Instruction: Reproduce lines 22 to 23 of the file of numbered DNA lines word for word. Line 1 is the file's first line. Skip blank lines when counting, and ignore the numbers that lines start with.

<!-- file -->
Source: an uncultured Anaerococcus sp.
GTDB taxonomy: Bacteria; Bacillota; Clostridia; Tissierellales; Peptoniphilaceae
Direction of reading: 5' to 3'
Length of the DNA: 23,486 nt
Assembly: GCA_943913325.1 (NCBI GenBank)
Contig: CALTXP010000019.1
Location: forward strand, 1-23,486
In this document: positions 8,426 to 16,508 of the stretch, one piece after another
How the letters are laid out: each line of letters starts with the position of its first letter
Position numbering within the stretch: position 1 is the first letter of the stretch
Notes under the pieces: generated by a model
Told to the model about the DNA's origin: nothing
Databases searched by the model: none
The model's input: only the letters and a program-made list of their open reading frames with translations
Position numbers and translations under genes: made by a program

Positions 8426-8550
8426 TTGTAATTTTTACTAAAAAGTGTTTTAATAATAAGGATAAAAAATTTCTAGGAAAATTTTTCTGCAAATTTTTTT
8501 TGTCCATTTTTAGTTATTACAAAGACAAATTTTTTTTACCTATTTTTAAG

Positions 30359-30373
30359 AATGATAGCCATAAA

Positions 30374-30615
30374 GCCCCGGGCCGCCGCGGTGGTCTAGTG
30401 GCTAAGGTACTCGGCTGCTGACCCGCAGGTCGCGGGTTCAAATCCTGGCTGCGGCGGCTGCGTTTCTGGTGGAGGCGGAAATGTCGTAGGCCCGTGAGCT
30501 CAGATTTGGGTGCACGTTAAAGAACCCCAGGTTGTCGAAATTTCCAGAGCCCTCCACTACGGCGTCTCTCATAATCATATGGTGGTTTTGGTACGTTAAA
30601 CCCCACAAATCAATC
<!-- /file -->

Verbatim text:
30374 GCCCCGGGCCGCCGCGGTGGTCTAGTG
30401 GCTAAGGTACTCGGCTGCTGACCCGCAGGTCGCGGGTTCAAATCCTGGCTGCGGCGGCTGCGTTTCTGGTGGAGGCGGAAATGTCGTAGGCCCGTGAGCT